By: Caleigh Crow
Jen Viens and I are strangers. It shows in the way we are dancing around the same word, hoping we can safely allude to it without explicitly naming it. The SEVEN poster makes no mention of it, neither do the press release or the synopsis. We’re strangers. It’s a deeply personal word. And neither of us wants to be that girl who brings it up right away. Jen blinks first.
“As an artist over the last several years I’ve been honing in on what my artistic focus is. I’ve been drawn to the notion of identity and feminism,” she said it! “but intersectional feminism,” she’s quick to clarify. She’s referring to the school of feminism that prioritizes inclusivity. She speeds through the last part of her sentence but I’m relieved and I feel silly for my reticence in the first place, after all, thanks to Jen we can talk about what we want to talk about.
Jen Viens is the director, and, along with Sherry Chen, co-producer of SEVEN, a theatrical reading being held at the YWCA on Rene-Levesque Boulevard. The play follows seven women separated by thousands of kilometers but united in struggle and strength. “7 Women, 7 Stories of Unity” the poster proclaims, and while the seven female performers on the cast list are expected, the seven male performers listed alongside them may come as a surprise. Here we come to the reason neither of us wanted to bring up the f-word.
“What would you say to someone who came to the show expecting a show written, produced, and directed by women to see seven men onstage?” I have to ask her. I have to ask this stranger to defend her identity as a feminist, which, let’s be honest, is what’s at stake. It seems contradictory – if she’s so dedicated to feminism, why are there a bunch of men onstage? There’s a certain amount of suspicion in the question’s subtext I’m hoping to avoid, but Jen looks far from surprised that I asked.
“You get a picture of support. These male voices coming in and showing support. These are stories we should all care about. It can’t just be women who are involved in the conversation.” Men are welcome to show their support. She doesn’t mention their dissent and I don’t either, instead I mention that theatre often challenges preconceived notions, including the idea that if it’s labelled feminist there can’t be any men around.
“I expect that I’m going to have those questions. I totally know I will. Some people are not going like it. Some people are going totally disagree and that’s fine.”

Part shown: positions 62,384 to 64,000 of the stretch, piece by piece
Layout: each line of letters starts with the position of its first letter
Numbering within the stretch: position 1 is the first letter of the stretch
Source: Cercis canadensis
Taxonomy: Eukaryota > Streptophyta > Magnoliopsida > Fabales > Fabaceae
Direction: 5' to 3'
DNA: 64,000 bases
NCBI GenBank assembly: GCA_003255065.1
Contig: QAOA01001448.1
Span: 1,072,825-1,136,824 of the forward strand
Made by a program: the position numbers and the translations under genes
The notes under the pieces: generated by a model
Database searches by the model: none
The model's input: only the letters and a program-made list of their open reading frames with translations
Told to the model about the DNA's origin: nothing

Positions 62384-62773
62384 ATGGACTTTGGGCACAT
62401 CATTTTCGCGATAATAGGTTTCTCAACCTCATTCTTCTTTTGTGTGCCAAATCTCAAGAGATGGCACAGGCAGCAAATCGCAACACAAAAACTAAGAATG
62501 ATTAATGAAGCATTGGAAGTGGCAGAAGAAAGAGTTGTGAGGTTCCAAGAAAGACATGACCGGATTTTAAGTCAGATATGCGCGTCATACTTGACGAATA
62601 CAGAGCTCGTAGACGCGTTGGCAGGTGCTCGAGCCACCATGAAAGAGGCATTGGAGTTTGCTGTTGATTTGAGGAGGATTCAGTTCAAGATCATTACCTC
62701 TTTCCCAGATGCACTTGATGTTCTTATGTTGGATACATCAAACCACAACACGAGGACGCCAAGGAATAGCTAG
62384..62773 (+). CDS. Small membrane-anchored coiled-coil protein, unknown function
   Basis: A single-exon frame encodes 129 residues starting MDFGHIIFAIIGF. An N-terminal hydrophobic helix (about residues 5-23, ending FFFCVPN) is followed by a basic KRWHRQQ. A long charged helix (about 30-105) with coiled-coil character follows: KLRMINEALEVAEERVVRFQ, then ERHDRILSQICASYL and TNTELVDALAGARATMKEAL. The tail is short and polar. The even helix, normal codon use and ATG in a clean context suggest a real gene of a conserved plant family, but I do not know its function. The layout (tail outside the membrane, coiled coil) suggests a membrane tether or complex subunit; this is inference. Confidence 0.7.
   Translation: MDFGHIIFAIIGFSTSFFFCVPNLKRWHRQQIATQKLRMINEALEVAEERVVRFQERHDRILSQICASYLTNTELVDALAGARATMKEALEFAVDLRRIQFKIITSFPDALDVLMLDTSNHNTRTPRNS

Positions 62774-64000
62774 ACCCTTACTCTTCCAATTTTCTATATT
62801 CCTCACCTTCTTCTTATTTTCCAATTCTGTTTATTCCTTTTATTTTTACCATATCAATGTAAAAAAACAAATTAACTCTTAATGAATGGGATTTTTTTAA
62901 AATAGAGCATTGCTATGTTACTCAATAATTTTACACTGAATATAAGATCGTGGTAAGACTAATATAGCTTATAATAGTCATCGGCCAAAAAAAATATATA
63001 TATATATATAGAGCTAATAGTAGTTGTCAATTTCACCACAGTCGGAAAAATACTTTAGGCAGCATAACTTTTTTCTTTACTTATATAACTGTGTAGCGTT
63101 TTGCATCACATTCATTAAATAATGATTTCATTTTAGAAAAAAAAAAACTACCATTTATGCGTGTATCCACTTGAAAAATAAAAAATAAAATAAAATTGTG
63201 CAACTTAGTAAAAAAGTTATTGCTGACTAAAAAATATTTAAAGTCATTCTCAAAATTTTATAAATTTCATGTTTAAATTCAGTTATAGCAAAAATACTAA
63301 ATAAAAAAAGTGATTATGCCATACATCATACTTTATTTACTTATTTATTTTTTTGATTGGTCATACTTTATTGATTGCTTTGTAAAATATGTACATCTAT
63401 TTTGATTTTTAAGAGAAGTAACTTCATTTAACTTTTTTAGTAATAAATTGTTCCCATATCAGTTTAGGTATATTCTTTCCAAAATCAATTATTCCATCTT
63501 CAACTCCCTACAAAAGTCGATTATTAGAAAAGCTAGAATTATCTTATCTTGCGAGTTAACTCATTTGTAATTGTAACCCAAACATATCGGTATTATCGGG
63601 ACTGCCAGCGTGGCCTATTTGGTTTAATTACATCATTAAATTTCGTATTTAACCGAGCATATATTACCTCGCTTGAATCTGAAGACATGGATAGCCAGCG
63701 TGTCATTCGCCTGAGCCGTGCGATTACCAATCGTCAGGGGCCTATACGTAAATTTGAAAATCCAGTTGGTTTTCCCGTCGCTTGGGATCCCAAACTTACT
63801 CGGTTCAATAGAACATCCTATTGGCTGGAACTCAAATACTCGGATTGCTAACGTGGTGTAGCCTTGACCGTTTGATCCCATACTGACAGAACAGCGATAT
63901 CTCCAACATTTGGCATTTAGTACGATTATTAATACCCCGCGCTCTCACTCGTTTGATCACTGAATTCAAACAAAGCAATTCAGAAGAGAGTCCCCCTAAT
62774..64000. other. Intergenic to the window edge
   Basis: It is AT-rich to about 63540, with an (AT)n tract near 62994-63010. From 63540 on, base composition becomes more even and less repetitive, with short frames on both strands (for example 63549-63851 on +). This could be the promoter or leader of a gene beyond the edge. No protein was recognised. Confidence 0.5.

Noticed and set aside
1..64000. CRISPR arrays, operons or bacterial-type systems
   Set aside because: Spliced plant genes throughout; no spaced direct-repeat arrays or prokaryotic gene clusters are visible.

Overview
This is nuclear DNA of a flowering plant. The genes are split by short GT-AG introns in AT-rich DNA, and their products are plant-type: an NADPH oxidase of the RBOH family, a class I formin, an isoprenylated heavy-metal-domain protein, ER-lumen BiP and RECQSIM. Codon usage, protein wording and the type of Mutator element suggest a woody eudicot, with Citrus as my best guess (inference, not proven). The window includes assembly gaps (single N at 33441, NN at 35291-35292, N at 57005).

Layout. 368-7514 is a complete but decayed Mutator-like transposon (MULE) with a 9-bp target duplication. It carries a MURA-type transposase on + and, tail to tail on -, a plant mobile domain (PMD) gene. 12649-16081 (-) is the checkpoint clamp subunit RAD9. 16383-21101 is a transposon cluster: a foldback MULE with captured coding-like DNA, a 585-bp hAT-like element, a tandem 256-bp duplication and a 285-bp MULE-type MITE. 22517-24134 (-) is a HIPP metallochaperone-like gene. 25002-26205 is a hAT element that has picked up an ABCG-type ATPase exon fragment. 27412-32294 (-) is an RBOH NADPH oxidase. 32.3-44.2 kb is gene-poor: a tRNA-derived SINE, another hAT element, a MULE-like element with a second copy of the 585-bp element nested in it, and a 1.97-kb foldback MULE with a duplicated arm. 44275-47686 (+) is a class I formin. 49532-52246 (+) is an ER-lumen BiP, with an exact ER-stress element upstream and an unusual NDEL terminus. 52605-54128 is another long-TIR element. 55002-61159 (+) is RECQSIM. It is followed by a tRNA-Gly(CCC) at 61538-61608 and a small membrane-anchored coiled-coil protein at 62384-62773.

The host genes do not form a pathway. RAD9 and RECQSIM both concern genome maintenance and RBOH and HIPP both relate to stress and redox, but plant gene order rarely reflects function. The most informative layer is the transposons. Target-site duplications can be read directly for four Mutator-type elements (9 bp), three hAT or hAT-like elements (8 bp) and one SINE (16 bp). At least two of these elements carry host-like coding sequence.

“Art is a unique vehicle for difficult conversations. If you write something in a poem or you put it in a film you can say things that you wouldn’t be able to say face-to-face to a person because it’s too much, too painful, too hard.” She mentions again the conversations she hopes this reading will spark. “Even if they hate it and they walk out of the theatre ranting and raving and they tell ten people, at least they’re talking about it. The conversation has started.” I feel Jen, the stranger, getting more and more distant and Jen, the colleague & community advocate becoming clearer. It’s obvious this casting decision was not made on a whim and she emphasises that the male performers are echoing and shadowing the female performers.
“It’s not like the men are playing another character, they are the same person. So, they have to be able to work with their female counterpart and come to this place of understanding.” She mentions that one rehearsal had to be put on hold so the cast could try and answer the question ‘Is SEVEN a feminist play?’ and a long discussion followed. It’s only been about twenty minutes since we met but Jen isn’t a stranger anymore and the conversation flows a lot more freely now. I realise that what I’ve experienced in the café with Jen is a teeny tiny version of her vision for SEVEN.
The content of the play aside, Jen and Sherry made a few behind the scenes choices as co-producers that link all the aspects of SEVEN cohesively. It is a theatrical performance but your ticket is also a donation to the YWCA, the host venue. All ticket sale proceeds will be donated to the YWCA.
“We knew we wanted to donate the proceeds to a charity. We wanted to find something that worked on a global scale and a local scale. Something that was giving back in our community.” The venue is important to Jen to ground the story, but so is the talkback scheduled after the final performance, another aspect of SEVEN Jen deftly weaves together.
“They’re pretty intense stories. It’s a pretty intense topic. And we wanted to have an opportunity for people to situate that in their world and ask questions.” Jen has arranged for speakers from the cast and outside the performance to participate and it’s clear she’s really thought through the kinds of questions she thinks she might get. There will be representatives from various community organizations including a women’s advocacy organization and Black Theatre Workshop among others. This ability to connect audience members of a theatrical performance to Montreal professionals in the field is very thoughtful, and indicative of community spirit.
Feminism or no, Jen and Sherry have no intention of going it alone.